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The Republican Journal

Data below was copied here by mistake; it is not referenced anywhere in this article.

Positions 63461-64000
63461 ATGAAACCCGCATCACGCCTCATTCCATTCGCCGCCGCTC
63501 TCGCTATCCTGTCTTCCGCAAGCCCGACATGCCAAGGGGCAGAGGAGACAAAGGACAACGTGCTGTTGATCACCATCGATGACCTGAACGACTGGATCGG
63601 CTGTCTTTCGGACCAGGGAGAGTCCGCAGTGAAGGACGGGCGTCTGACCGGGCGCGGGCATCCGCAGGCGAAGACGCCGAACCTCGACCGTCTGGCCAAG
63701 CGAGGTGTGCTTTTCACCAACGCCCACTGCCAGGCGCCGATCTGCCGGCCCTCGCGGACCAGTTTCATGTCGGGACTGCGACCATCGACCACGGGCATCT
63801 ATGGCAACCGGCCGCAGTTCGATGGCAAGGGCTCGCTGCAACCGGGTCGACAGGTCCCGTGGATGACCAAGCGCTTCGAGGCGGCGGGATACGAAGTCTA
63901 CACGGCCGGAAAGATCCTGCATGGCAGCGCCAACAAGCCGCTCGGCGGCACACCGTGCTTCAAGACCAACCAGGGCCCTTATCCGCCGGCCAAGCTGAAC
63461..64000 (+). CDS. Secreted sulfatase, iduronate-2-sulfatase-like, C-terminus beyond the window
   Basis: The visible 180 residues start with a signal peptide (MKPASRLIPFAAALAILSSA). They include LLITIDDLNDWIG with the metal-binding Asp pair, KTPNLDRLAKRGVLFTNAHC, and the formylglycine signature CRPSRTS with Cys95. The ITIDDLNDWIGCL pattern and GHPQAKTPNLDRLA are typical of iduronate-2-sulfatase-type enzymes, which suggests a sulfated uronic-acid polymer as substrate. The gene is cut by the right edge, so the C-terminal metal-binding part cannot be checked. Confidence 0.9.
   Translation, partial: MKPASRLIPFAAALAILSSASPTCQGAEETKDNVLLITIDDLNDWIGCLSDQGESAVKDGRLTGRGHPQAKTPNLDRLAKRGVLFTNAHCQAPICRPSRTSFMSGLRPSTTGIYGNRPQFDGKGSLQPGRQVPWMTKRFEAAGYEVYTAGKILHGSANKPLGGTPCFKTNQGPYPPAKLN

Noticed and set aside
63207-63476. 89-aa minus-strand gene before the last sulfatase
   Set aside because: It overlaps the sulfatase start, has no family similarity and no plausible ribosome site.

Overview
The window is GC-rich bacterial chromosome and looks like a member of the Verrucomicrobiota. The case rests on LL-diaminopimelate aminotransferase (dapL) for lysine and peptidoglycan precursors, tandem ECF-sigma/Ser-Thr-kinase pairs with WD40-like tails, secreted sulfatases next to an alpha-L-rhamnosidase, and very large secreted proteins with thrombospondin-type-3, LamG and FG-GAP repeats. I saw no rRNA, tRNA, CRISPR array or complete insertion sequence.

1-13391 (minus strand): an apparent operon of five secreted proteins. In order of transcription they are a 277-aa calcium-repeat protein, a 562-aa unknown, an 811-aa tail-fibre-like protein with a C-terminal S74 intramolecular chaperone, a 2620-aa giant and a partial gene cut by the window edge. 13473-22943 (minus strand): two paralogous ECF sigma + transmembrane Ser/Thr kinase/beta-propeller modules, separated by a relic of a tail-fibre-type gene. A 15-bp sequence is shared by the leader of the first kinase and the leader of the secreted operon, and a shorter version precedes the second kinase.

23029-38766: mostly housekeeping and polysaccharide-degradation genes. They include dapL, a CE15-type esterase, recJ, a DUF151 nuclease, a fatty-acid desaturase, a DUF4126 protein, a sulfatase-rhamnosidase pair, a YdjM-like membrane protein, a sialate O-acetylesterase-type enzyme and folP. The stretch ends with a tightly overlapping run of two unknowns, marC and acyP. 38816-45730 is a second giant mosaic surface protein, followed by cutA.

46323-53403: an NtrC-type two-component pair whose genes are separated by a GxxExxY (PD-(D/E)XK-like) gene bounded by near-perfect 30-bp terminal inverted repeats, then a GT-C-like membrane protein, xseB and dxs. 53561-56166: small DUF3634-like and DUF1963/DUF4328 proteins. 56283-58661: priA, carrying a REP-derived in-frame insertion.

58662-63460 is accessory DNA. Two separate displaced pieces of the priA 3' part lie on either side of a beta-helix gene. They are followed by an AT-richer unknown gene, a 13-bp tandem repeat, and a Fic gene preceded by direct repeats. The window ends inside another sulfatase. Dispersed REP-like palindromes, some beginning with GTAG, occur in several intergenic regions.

Belfast. Thursday, October 20,1921 - ■ l -- ■ '■ PUBLISHED EVERY THURSDAY BY Tke Republican journal Pub. Co. A. 1. BROWN. Editor. Advertising Terms, t or one square, one inch length in column, 50 cents for one week and 35 cents for each subsequent insertion. Subscription Terms. In advance, $2.00 a year, $1.00 |or six months; 50 cents for three months, j OCTOBER “Wind of the sunny south, oh still delay lu the gay woods and in the golden air, Like to a good old age, released from care, Journeying in long serenity away. In such a bright-late quiet would that I Might wear out life like thee mid bowers and brooks, 1 And dearer yet the sunshine of bright looks i And music of kind voices ever nigh.” —Wm. C. Bryant FARM-TO-MARKET ROADS The Bureau of Markets and Crop Esti mates, United States Department of Ag riculture, has compiled a report showing the extent to which the farm-to-market roads are used by the farmers. This com pilation took into account only 11 of the many farm crops, namely: corn, wheat, potatoes, raw cotton, tobacco, hay, bar ley, oats rice, flax-seed and rye. It was found that the annual tonnage of the above products moved over these farm to-market roads, from the farm directly to market or to shipping points by laud or water was sufficient to load a solid freight tram 22,000 miles long, each car containing 30 tons. The. above is the average yearly tonnage from 1915 to 1919. It is 27 tons, on an average, from every 100 acres of cultivated lands in the United States. More than 90 per cent of our do mestic jnd export food commerce goes from the farm over these market roads. Perhaps we take a narrow view of road building but we. are so oldfashioned that we believe that expenditure of enormous sums of public money should be made in 3 manner which will benefit the greatest number pf people and as far as possible ail the people. If we are right in holding 'this view we fail to understand how the building of a trans-continental “trail” from New Y<yk to San Francisco can be iustilied. We are gratified to learn that in the new National Good Roads legisla tion the farm-to-tnarket roads scored a decided victory over trans-continental boulevard schemes. SIDETRACKED The people of the United States with almost entire unanimity desired that the great nations of the world should join in an agreement for a limitation of arma- j ment, especially of their navies. In | response to that desire President Harding ' invited the most powerful of the foreign i nations of the world to send representa tives to Washington to sit in conference ! with representatives of this country. The purpose of this conference clearly set forth in that invitation, was limitation ot armaments and nothing else. It was soon manifest, however, that the invita tion would not be accepted unless the far eastern and some other questions were to be considered. Tills shows that the for eign governments, notably Great Britain and Japan, look upon limitation of arma ments as being merely a secondary propo sition. Apparently they have sidetracked that which should have a clear right of way in the conference. For a long time this country has beer, ' atllicted by a multitude cf people who have considered that it was their ordain ed mission in life to “start something.” And now comes a hygienist who tells an ignorant and deceived public that the .bath tub is unsanitary. This matter should have attention at once. A Nat ional Bath Tub Bureau must be establish ed to see that bath tubs shall be inspect ed, shall be properly constructed and ' cared for and shall no longer be a menace to health. Another duty of the Bureau of course will be to instruct people how to bathe, how often and at what hour of the day. It may be necessary to prohibit the use of bath tubs and return to the good old testament times when people, on special occasions and at rare inter vals, are said to have washed their bands aud feet and lived, some of them, almost a thousand years. In 1916 railway wages amounted to $1,469,000,000. In 192U they were $3, 900,000,0(0. The reduction of 12 percent ordered by the labor. Board will, if the nrotherhoods obey the order, make the wages about $2,000,000,000 a year, about 136 percent above wtiat they were in 1916. The winter time table of the Belfast Burnham R. R. is as follows: Stations A. M. P. M. Belfast.Lv. 6 45 12 30 City Point. “ 6 50 12 35 Sargents... “ Waldo. “ 7 01 12 46 Brooks. “ 7 14 1 02 Knox. “ 7 29 1 17 Thorndike. “ 7 36 1 30 Unity. “ 7 45 1 40 Winnecook . “ 7 57 1 52 Burnham Junction.Ar. 8 05 2 00 Waldo County Bridge. Over the River Passagassawakeag, Where its waters meet the tide, W e have built a noble structure, Long and strong ana amply wide. And it rests upon the bedrock, Where Penobscot’s ebb and flow Saves the piers beneath its arches As the seasons come and go. There ’twill breast the wave and tempest Through the long succeeding years: That artistic superstructure I On those solid granite piers. And will bear its traffic burdens Ages after you and 1 Have been summoned £rom Earth’s la bors To those mansions in the sky. And the feet of unborn millions Will tread its spacious aisle With the rushing motor wagons Of every make arid style. And to those unborn millions We devise this “harbor gem’’ And trust they’ll e’er protect it As our legacy to them. And so may it bind together The East side with the West; That 'twill make this seaside borough, Of New England towns, the best. The pride of Waldo County, Yea, the envy of our State; A city small of stature, But in all things else, so great. Now we dedicate this structure To those souls who ne’er would yield, But whose bodies now are lying Cold and stiff in “Flanders Field.’’ And we’ll hold in grateful mem’ry All their valorous deeds of war, Hoping for that democracy They gave their Lifeblood for. And may we e’er remember That War, at best, is Hell, Where the world’s best wealth and man hood Are destroyed by shot and shell. That the World’s great waste in armies, And navies if you please Would build a concrete boulevarde Across the Western Seas. And when mankind gets civilized, And battle flags are furled, A bridge of human brotherhood Will girdle this old world. And may God haste the morning When our eyes shall ope to see The bright and glorious dawning Of a World Peace Jubilee. JOSEPH S. MULLIN Lincolnville, Me. JOHN F. LIBBY A feeling of sadness pervaded the en tire community on Sept. 25, when it was learned that John F. Libby of Prospect had passed away. He had been in fail ing health for a year past but bravely kept up until a few weeks before his death. He was born in this town Dec. 11, 1840, the son of John and Frances (Pierce) Libby. When a young man he married Mary Elizabeth Harding, also of Prospect, who passed away in 1909. Their home was noted for its hospitality and many a happy hour was spent in i by the family ai d friends who were ever, welcomed. Mr. Libby was in business, here for several years having a “coun try store” where most everything could be bought. Always genial ar d obliging, he was a great favorite with old and young. He had been prominent in town affairs, was Justice of the Peace for many years and will be missed by many besides his relatives. He leaves four children, all of whom were present at the funeral: Sanford, of this town, Mrs Grace (Libbi) Nute of Whitman, Mass, who were with him in his last illness Harvey H. of Bangor and John N. of Redstone, N. Ii. and one granddaughter; Lucille Libby. Especial mention should be made of the sister, Miss Ovia Libby, with whom he made his home, and who has ministered very tenderly to his Heeds, funeral services were held at the Libby home Sept. 27. An unusually large number of friends gathered to pay their last tribute to him who had gene before. Rev. C. A. Purdy of Winter port officiated The bearers were Wal ter Brown, L. C. Dow, C. M. Eames and F. L. Ward. The interment was in the family lot in Maple Grove Cemetery. The flowers were profuse and beautiful. The sympathy of friends is extended to the relatives. “Ihe friends who leave us do not feel the sorrow Of parting, as we feel it, v#io must stay Lamenting day by day, And knowing when we wake upon the morrow, We shall not find in its accustomed place The one familiar face.” BROOKS Daniel B. Plummer is buying and ship ping cider apples. Mr. Henry Cunningham has bought land and buildings in Bangor and will move there soon F. W. Brown, Jr., and Mrs. D. B. Plummer have new Ford cars and Mr. H. E. Jenkens has a new Chevrolet. Mr. and Mrs. George Beers of Skow hegan were recenl guests of her par ents, Mr. and Mrs. John W. Hobbs, Sr., and family. Mr. Lawrence C. Jenkens and family J>f Dexter spent several days with his parents, Mr. and Mrs. H. E. Jenkens, re cently. Mr. and.Mrs. E. L. Toner of N. Vas salboro spent the week-end with W. S. Jones and family. Miss Laura E. Jones accompanied them ori their return home for a few days’ visit. Mr. S. F. Ryder has received a letter from his son Herbert, who is teaching school at Mt. Biglow, stating that he had the good fortune to get a large buck deer while on a hunting trip on the mountain. Banish Catarrh, Bad Breath It’s the simplest thing in the world to use Hyomei and end catarrh. Breathe the medication through the little inhaler in every outfit and you will get relief at once. Money back if it fails. A. A. Howes & Co. all well What a relief to come home at night after a hard day’s work and find all the family well and in good spirits How differ ent from those days and nights of anxiety when the wife or little one was so sick and distressed; when the depressing in fluence of doctor or nurse and increased expense added to the burdens of life. Very often these serious illnesses may be prevented by having a really reliable family remedy at hand to cleanse the system of any unhealthy accumulations in the stomach or bowels. Get a bottle from your dealer today, sixty dose* for^fifty cents. Satisfaction guaranteed. “L. F.” Medicine Co., Portland, Me. : In 24 Hours 4. J Dr. Hilton’s No. 3 will break up a cold The freshly medicated pellets have been used.for 30 years for the re lief of Influenza, Grippe, Bronchitis, Pneumonia and Sore Throat. Pleasant to take. Easy to carry. Will not upset the stomach. Dr. Hilton’s No, 3 is an old stand ard reliable preventive, sure and safe. (At all Druggists! Col. Sweeney’s Address Deliver.d at the Dedication of Memorial Tablet of War Dead to the Ameri can Legion at Belfast October 8. The American Legion, with feelings of deep appreciation of the trust imposed in it, accepts the custody of the memorial tablet with all that it represents and with all that such an acceptance implies. This impressive ceremony which we are witnessing is one which should not be forgotten by any of us here present, not only because it signifies the completion of a great structure which will stand for many years as an example of the effici ency of American industry, nor yet be cause it marks a public recognition of the immeasurable debt which we owe to our dead, but also, and more particularly, be cause the dedication of this memorial tablet manifests the determination of.the citizens of this community to revive and cherish the characteristics which have ever distinguished the American people. It is this determination which brings to the American Legion unbounded hope and encouragement for our nation, because, under conditions as they are today, the greatest promise for the future welfare of the American people lies in the preser vation and perpetuation of their inherent character. It is fitting and proper to select the American Legion for the custody of this memorial tablet, since it is an organiza tion of fellow-soldiers of those who have died for their country in war, whose members, realizing the necessity for ac tion, have banded together and publicly pledged themselves to preserve the Con- t stitution of the Nation. Our great-grand- | fathers in the Revolutionary War and our fathers and grandfathers in the Civil War, as well as our brothers and sons in the World War, fought and died for the preservation of their nation and country. And today, the American Legion and sim ilar patriotic organizations stand in the vanguard of those who are again taking up the fight for the same cause. For this reason let them be the leaders, but, may I point out that the obligation which they have assumed is no more and no less than that, which comes within the field of duty of every American citizen if he but realized it. Is it too much to infer from the very fact that the American Legion is found to be necessary that there must be some danger to our nation, or to come to the conclusion from the fact of its existence that some of our citizens are not con scious of having inherited the sterling qualities of their American ancestors and that others, but recently made citizens, have not been taught the standaid of citizenship, which has ever been set for the American? It is a principle which statesmen from ; time immemorial have recognized that while citizenship in a republic confers a privilege, it also imposes an, obligation, ! and, if we are to survive as a nation, we must regard him a worthless and useless citizen who neglects to discharge his full obligation of citizenship or fails to adhere to the ideals of his people. For it must be evident, in such a form of government as ours, that if citizens change from the traditional beliefs of their ancestors and alter their ideals of government, that sooner or later, by their votes, they will alter the very^struclure of the govern ment itself and thus destroy the nation. In time of war or of great national emergency the true or inherent character of a people asserts itself. In such times of danger individual and private inter ests, under the spell of national emotion, are merged into the interests of the na tion and a great wave of patriotism sweeps over the country. If we examine the part played by the United States in the recent World War, we will find from the honorable record of service performed, and of the things ac complished, that the character displayed by their people was marked by those traits which distinguished their American fathers. There is no more convincing evidence of this than the characteristics shown by the American soldier. Among all the soldiers of the world he stood the equal of any and the superior of most in exhibiting those manly virtues which are found only in the highest type of a soldier. He demonstrated these by loyal service, generous acts and loyal deeds. No Ameri can division ever failed to attack as or dered and no American Army ever gave up a foot of ground once it was captured. The proud record of the American Army is in itself proof that the Ameri can people were true to their inherent character, for an Army accurately re flects the character of the people from which it comes and the brave and self sacrificing qualities of the American sol dier formed a true picture of those same j qualities in his own people. An outstanding characteristic of the American nation has ever been a willing ness to fight tor a just and righteous cause. Such was our cause in the recent war and the world today will bear wit ness that willingness to fight distinguish ed the American soldier on foreigh battle fields. From all of this you will recognize the ! inherent character of Americans to which I am referring, and all of you will know it, because you, as well as all of our peo ple, have demonstrated it so recently. But what is the situation in the world today, three years after the close of the fighting? And how do we stand in regard to it? Many countries are in turmoil, grea1 and strong governments have crumbled nations have been torn to pieces by inter nal dissensions and differences over the wildest theories of government and of the relations of man to man, The civili zation of ages has been overthrown and dragged down into ruins in one of the largest nations of the world and those responsible for this are determined to create a world revolution. The various theories I speak of which have been agitating the world—Bolshe vism, which banishes God and denies the sanctity of marriage ties and the sacred ness of family relations; Communism, which seeks to overthrow existing soci ety and to establish class consciousness among the people and to develop the rule of the so-called proletariat; Radicalism, with itB threats of direct action and its defiance of law; Anarchism, which preaches that there should be no laws at all; and Socialism, with its milder, but none the less vicious theories:—are all opposed to the tenets of belief of the American people as expressed in the Constitution and Declaration of Indepen dence and are violently repugnant to the inherent American character. It is but natural to expect that our great nation, as the tower of strength of the civilization of the world today, will be the chief object of the attacks of the deluded followers of these theories and a little later we will see if any attack has started. The weapon which these enemies of civilization employ is that of insidious propaganda which works in secret and underground channels and which, by means of a network of lies, plausibly woven around some self evident political truth appealing to the cupidity or other base passion in the human breast, seeks to incite the laborer against his employ er, the citizen against his government, or those of one religious iailh to attack those of some other, or those of one race to oppose another race. And the object of this is to bring on a serious conflict anywhere and everywhere so that when the time is ripe the real leaders may step in and gain a foolhojd and eventually overthrow the government. Against such tactics the only sure de fence is that of an enlightened citizen ship, backed by love of country and, active in hunting down and destroying these sneak thieves of inherent character. Let us examine the situation in our own country. We find on every side evidences of de moralization and unrest. We discover whole communities peo pled by racial groups whose inhabitants read newspapers printed in foreign lan guages, and who use their native tongue in ordinary life. Their traditions and ideals and their conceptions of govern ment are those of their native land, not of their dopted one. We strike the trail of Bolshevism, of Communism, of Radicalism, of Anar chism and of Socialism, each stirring up trouble in its own way and all endeavor ing to poison the minds of our people with seductive pictures of life under some other theory of government. We are painfully aware of hard feel ings and grave misun erstandings De tween capital and labor and we cannot help but note the results of the effort to develop classes and class consciousness among our people. We hear the siren song oi Internation alism rendered by certain racial groups and foreign Interests striving 10 merge our wonderful country under one rule with other countries in order that its riches may be exploited more quickly. W'e read the writings and hear the speeches of pacifists who, now that the danger is over, have come out from their cover and are clamoring for peace at any price regardless of the justice or righte ousness of the cause and who thus, play ing into the hands of our enemies, show their willingness to sell the birthright of the nation for the gratification ot a mawkish sentiment. Is it possible to escape the conclusion that the enemy has commenced his at tack against us and that our country is today a great battlefield on which the fight is now in progress? We, citizens of the United States, hold, in sacred trust for posterity, the steward ship of this rich and beautiful country and we are responsible for the life of the nation. i Have we a campaign to defend our trust? Do we indignantly frown upon these enemies who would destroy our Union? Are we concerned or anxious for the future, or are we so occupied with present and immediate alfairs that we wTill not see the danger? Have we forgotten the lessons of his tory which tell us that all of the great republics of ancient times came to their downfall because their citizens wilfully forgot their trust and were content to play the part of the prodigal with their heritage? I have finished my picture. The work is rough and crude and lacks much in de tail. It is not a pretty picture nor an at tractive one, but it is a true one as its maker interprets events and it is one that the whole nation should see. I am emboldened to convey my warning in such plain language and to point out the defense against it so confidently be cause I am speaking to a people at a time when their community is honoring its fellow members, who recently died in the service of the nation, a community which belongs to a State whose citizens are sec ond to those of no other State in our Union in the faithful discharge of their obligation of citizenship, and for these reasons I entertain the conviction that nowhere in the United States could I present my plea to a more sympathetic or more understanding audience. I may add in all sincerity that if the citizens of the United States everywhere possessed the sterling qualities and love of country that reputation credits to the citizens of this wonderful State of Maine it would not be necessary for me to voice a warning, because conditions within our country as I have described them would not then be possibl As to these brave soldiers whom we honor, no words can pay just tribute to their service, but we might softep the grief and sorrow of their loss, if, in the heavens above, we could establish and fix our grateful memory of them, in the form of a group of fifty-five radiant stars, which always would shine over the broad expanse of our country, whose steady glow would penetrate and warm the heart of every American and whose concen trated rays would serve as a guiding bea cou light which would point the way and fina ly lead all of our citizens back to the knowledge and practice of their inherent characteristics, and by so doing these boys, dead and buried, would perform a second, never-to-be-forgotten, service for their country, for we in our turn, with justifiable pride in our achievement, would then be able to hand down to our children a nation as pure and unsullied in its ideals as it was when we received it from our fathers. Caps < Made Right ® Wear Right IL= Sold By ym=AI DWIGHT P. PALMER and OWENS BROS. "It’s So Nice to Have Plenty of Hot Water” ^(^EE what a roomy, great reser voir I have on mv Crawford Range? It gives me all the hot water I need for dishes, for Junior’s morning bath, for the little bit of laundry work that must be done 'between times.’ "And it leaves the stove top free for cooking—no big clumsy boiler to take two griddles that I need for other tilings. It’s much more con venient, too, because it’s on a level with the stove top. I don’t have to reach up to dip the water out or when I hll the tank and I can lift it out so easilv for cleaning. w the top of the reservoir makes a splendid plac,. to warm dishes— not hot enough to crack the glaze even on my most delicate china, yet it warms them thoroughly. "My Crawford has another wonderful advantage—Something you won’t find on any other stove. It’s the Craw ford Patented Single Damper which takes care of the heat both on the top and in the oven. 1 just set the damper knob at either 'Bake,’ 'Cheek,’ or 'Kindle’—which are plainly marked on the stove top. Isn t that lots easier than trying to remember to adjust two or three dampers? haven't had an underdone roast, a cake tha* 'ft if or bread that was scorched on the bottom and doughy in the middle since we go! this Crawford Range. The oven is so perfectly heated —top, bottom and sid. ?—-that everything is done just as it ought to be. "Folks call me a good t ook, anyone can do as well as 2 if thev have a Craw ford Rang?. And thev 11 find, just as 1 '-have, that a Crawford i a p.w-t coal saver, because it’s so wt 1 built that never a bit ef heat is vrast. . Home Furnishing Co. BELFAST, MAINE If you have friends, they should have your photograph. Your friends will appreciate and cherish just the sort of pictures we make. M. A. COOK’S STUDIO Main Street, Belfast. ?! jjfkIf QOevseG’lllns ADVERTISING Sanford Iron Rust and Stain Remover Here is another as good as the other TESTIMONIAL Belfast, Me., Sept. 29, 1921. To my friends who will be interested, I would say: Mr. D. E. Smith gave a very practical demonstration of his Iron Rust and Stain Remover by removing a very bad ink stain from a linen table cloth ' with very little effort. I MRS. E. F. HANSON. i Note. Mr. Hanson was mayor for 11 , years. D. E. Smith, Sole Agent, Box 68, Belfast, Maine. Drop a postal and I will call. 4t41* CAN YOU BEAT IT? SINCE 1882 At 72 Main Street, Belfast. Charles R. Coombs Undertaker T1 * People Increase weight 10 to 25 pounds per mouth. By simple guaranteed, safe, reliable treatment. Argo-Phosphato will increase your weight with good solid stay-there flesh and muscle. Write today lor FREE sample. Enclose stamp to American Drug Sales Colt Malden 48, Mass. 1 ' <*♦«« »<>-»»»»♦■»?>»<»»<»♦♦■»»♦♦»♦♦♦+♦♦« A GUARANTEEDi VESTA j f I * Storage Battery V ; | . FOR YOUR FORD ♦ Here’s quality and price. Also fits Overland, Port 1920-21, Buick r t ♦ an^ light sixes, Chevrolets and many other cars. | $37.50 Fits Dodge and 12 Volt Installatio ; WINTER STCRAGE~RE^7mNG " ♦ WE SERVICE ALL MAKES. ♦ LEWIS A. GANNON & CO., ♦ AT NORTON'S GARAGE, HIGH STREET, BELFAST, MAIN! Owing to the short hay crop many farmers will dis pose of their thin cattle this fall. W. M. Little Company, Rockland, are buy ing such stock for canners. HALL & COLE, INC 94 to 102 Faneuil Hall Market, Boston, Mass, Almost 75 years in the same location in Boston's big market, bstablished 1848. COMMISSION MERCHANTS FRUIT AND PRODUCE Apples Our Specialty Promptjand efficient service. Stencils furnished on application. References Any commercial agency; Beacon Trust Co., Boston,' 13t42 CHICHESTER S PILLS Yjpv ,tn* DIAMOND BRANDI. jT ladles I Ask your Dingflit for Y\. Chl-ehes-ter s DlnmondBnud/Au Pills la Red and tiold metallicYsXr boxes, sealed with Blue Ribboa.' . 7«mknoiniMBe5t.Cifen.ih^5ttj35 SOLOBYORUOOlSlSSiw^Bh WANTED Girl tor general homework. Apply to MRS. MAURICE D. TOWLE. 8 Salmond Street.